Clark County Leaders Call Emergency Meeting Tuesday, Masks in Vegas a Likely Topic
Posted on: July 19, 2021, 11:31h.
Last updated on: July 20, 2021, 10:49h.
Clark County announced on Monday that the Board of Commissioners will hold an emergency meeting Tuesday afternoon to discuss the significant rise in COVID-19 cases over recent weeks. It will also discuss the mask recommendation made Friday by the Southern Nevada Health District.
It’s possible the board of elected officials that governs the Las Vegas area may impose an indoor mask mandate.
The Nevada Independent reported Monday that the commissioners are expected to consider such a move, although that action would be just for employees of Clark County businesses.
On Sunday, California’s Los Angeles County, whose health officer last week advised residents against traveling to Las Vegas, issued an indoor mask mandate for everyone in a public setting.
The Las Vegas region has become a hot spot for the delta variant of the coronavirus, a strain more transmissible than the initial strain. More than 4,700 new COVID-19 cases have been reported in Nevada’s largest county over the last seven days, according to the health district.
Based on the spread – the seven-day rolling average of new daily cases has risen from about 100 cases at the end of May to more than 550 on last Friday – area health officials issued a statement recommending for all people, including those vaccinated, to wear masks when in “crowded public settings” to help prevent the spread of the virus.
Vegas Casinos Likely to Support
Virginia Valentine, president of the Nevada Resort Association, told the online news site that she believes the group’s members, which includes casino resorts, would back that move if commissioners called for it.
We’re going to comply with it,” she said. “We think it’s an important step.”
Some Las Vegas casinos have already taken that step. Las Vegas Sands ordered its employees last Friday, after the SNHD recommendation, and The Westgate Resort and Casino took similar action as well.
The current spike in cases is not near the scope of either of the two COVID-19 waves that hit the Las Vegas area previously. Back in early December, the seven-day rolling average topped 2,000 cases.
Despite those spikes, restrictions on Nevada’s gaming industry – the major economic engine for the state – have not regressed since the casinos began reopening on June 4, 2020.
Mask restrictions in Nevada began easing in mid-May. That’s when casino resorts started announcing fully vaccinated guests and employees could go mask-free. An individual is considered fully vaccinated two weeks after receiving the one-shot Johnson & Johnson vaccine or the second shot of the Moderna or Pfizer vaccine.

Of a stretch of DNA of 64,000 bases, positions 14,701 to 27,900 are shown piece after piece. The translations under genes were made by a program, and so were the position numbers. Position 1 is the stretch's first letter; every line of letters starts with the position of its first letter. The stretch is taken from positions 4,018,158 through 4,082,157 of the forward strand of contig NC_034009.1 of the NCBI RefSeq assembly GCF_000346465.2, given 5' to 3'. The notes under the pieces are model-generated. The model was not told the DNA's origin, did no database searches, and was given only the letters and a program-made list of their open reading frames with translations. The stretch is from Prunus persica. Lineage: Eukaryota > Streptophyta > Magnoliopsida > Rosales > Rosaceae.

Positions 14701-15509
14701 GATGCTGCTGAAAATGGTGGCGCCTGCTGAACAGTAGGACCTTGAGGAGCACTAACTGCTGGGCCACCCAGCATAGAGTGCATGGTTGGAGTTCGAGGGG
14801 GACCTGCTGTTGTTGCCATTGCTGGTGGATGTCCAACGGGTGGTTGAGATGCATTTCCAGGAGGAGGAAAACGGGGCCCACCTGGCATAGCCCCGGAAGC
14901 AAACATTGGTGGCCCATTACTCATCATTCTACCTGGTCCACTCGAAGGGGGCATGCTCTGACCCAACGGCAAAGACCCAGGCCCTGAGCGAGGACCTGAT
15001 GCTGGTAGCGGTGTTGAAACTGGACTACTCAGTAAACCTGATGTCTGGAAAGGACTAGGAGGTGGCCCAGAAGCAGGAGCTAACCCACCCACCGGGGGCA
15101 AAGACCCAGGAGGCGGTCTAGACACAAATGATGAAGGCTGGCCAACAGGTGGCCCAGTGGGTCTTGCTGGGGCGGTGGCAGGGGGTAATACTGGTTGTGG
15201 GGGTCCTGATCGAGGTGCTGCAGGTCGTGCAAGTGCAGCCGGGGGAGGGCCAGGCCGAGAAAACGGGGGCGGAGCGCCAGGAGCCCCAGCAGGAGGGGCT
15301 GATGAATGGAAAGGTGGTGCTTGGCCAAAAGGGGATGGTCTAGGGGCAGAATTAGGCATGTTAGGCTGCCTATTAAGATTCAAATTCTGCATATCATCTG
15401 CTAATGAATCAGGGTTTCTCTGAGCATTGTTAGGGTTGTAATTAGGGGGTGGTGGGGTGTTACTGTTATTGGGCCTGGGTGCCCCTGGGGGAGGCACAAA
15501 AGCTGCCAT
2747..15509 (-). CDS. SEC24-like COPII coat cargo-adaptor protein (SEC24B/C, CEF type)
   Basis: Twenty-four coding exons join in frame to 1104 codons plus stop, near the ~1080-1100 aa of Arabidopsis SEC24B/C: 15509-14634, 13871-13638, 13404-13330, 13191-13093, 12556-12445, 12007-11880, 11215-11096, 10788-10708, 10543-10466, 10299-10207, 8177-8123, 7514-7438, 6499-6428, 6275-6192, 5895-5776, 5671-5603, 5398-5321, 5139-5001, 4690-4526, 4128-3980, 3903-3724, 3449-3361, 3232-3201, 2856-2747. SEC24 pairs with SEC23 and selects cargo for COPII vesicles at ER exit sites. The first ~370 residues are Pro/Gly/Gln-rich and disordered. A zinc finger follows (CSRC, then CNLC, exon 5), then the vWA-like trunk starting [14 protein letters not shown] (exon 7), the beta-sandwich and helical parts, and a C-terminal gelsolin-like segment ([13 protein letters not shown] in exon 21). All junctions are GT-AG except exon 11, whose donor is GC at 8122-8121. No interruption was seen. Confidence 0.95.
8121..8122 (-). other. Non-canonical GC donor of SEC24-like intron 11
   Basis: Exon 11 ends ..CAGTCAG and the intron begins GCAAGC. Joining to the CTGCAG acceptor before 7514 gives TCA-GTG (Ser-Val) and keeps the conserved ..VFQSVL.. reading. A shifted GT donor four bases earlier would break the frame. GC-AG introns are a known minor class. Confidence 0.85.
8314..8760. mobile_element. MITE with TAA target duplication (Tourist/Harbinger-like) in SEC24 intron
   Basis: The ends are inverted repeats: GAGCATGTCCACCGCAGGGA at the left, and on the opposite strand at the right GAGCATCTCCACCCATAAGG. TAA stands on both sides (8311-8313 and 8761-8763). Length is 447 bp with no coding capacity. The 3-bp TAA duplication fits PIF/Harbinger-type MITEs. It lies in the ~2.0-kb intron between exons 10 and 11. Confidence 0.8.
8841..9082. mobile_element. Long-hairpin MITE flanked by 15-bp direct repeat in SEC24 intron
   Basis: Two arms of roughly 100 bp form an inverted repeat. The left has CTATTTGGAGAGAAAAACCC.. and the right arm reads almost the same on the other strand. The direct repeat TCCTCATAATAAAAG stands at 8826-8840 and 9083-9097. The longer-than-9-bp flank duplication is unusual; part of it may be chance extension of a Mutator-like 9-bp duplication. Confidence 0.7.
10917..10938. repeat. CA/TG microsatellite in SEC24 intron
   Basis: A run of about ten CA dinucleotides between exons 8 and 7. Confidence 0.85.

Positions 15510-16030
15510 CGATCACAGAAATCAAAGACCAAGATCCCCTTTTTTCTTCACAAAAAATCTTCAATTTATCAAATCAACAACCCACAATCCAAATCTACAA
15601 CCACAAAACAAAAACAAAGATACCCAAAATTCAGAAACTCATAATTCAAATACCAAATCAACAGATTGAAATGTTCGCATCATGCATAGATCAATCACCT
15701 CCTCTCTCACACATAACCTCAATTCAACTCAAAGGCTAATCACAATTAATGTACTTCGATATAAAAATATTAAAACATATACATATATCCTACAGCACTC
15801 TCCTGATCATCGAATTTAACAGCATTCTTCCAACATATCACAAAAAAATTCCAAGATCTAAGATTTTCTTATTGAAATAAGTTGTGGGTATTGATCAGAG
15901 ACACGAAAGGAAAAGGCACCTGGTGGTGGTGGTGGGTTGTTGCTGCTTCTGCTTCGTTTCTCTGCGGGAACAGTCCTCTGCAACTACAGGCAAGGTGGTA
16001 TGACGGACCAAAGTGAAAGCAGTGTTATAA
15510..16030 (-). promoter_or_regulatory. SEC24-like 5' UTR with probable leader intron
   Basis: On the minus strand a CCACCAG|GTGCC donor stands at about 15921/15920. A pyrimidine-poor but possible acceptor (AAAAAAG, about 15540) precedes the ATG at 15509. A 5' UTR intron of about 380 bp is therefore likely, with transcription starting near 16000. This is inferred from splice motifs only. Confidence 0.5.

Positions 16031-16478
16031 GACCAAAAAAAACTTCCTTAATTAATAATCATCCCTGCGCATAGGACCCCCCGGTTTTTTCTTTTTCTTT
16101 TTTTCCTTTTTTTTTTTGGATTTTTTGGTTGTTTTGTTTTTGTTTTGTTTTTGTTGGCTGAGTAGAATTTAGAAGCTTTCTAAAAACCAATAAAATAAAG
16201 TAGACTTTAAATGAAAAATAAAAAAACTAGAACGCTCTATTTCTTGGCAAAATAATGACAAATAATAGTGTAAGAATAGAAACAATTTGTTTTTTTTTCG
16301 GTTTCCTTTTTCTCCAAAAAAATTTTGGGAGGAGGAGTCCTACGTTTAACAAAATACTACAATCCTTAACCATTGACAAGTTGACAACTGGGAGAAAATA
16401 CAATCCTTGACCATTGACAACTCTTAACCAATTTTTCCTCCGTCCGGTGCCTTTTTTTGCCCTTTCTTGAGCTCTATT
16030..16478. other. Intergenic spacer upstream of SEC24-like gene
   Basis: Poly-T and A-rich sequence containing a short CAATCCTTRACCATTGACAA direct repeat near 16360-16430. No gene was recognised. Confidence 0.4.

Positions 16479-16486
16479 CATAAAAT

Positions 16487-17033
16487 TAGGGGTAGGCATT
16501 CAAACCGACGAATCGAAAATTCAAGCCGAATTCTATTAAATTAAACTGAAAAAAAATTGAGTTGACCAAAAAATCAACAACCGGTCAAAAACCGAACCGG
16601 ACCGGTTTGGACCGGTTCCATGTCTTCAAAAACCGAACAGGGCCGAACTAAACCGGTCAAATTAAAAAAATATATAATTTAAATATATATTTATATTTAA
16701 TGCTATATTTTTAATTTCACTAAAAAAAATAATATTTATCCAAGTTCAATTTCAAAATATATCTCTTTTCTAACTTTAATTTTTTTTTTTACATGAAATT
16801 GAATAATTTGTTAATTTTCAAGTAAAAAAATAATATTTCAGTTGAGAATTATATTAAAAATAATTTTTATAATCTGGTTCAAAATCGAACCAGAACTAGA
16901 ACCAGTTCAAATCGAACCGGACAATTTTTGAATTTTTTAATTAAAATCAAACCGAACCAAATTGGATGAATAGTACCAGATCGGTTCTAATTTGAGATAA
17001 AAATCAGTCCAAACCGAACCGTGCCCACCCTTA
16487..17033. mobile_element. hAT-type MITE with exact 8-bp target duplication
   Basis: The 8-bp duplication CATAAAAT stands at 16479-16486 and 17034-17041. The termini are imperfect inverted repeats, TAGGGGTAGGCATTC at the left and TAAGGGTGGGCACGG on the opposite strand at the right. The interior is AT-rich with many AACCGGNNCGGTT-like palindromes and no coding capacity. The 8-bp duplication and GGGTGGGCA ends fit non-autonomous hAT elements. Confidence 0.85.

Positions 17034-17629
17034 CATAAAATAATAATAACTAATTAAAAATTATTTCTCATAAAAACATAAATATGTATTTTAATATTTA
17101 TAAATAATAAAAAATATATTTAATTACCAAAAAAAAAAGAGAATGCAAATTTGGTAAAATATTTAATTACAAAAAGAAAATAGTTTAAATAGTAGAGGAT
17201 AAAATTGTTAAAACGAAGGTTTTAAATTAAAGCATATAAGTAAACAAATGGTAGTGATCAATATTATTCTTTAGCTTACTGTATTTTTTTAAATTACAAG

On June 1, the state officially lifted all pandemic restrictions. But officials issued advice that unvaccinated individuals should continue wearing masks. That was based on a recommendation from the US Centers for Disease Control and Prevention (CDC).
That recommendation went largely unheeded, as crowds thronged to the Strip and other attractions.
Clark County COVID Vaccinations Lagging
While masks will likely be the focus of Tuesday’s discussions among commissioners, one statistic that many in the Vegas area see as key to ending the region’s hotspot status is the vaccination rate.
The daily vaccination rate, according to the Nevada Department of Health and Human Services, has dropped steeply for the past three months. In mid-April, Clark County had a peak seven-day average of 25,350 daily vaccinations.
As of Sunday, that average was 4,858.
Since the start of the COVID-19 vaccination program, nearly 1.9 million shots have been administered in Clark County. Nearly 1.1 million county residents age 12 or older have received at least one shot. That represents 55.6 percent of the 12-and-older population, the age group eligible to receive the vaccine.
Slightly more than 890,000 eligible county residents have completed their vaccine protocol, and that equates to 45.4 percent of the population.
Those numbers are now starting to mirror the statewide rates of 55.3 percent and 46.5 percent, respectively.
There’s one thing to note, however. The Nevada Gaming Control Board allowed casinos to operate at full capacity in May, weeks before the state’s official reopening, if management verified that at least 80 percent of its workforce had been vaccinated. It’s an initiative that allowed Wynn Resorts, The Cosmopolitan, The Strat, MGM Resorts International, Station Casinos, and Caesars Entertainment to get to 100 percent gaming capacity earlier.
While an employees-only mask mandate may be effective at retail stores, restaurants, and other large public spaces, how effective will it truly be in a casino, where the ones masked are likely to be the same people vaccinated? Yes, vaccinated people can transmit the virus. But the CDC has noted that fully vaccinated people have a reduced risk of transmitting to the unvaccinated.
If Clark County commissioners follow through with the employee-only mask mandate and it does not do enough to stem the tide of cases, it could potentially force their hand to take that mandate to the next logical step.
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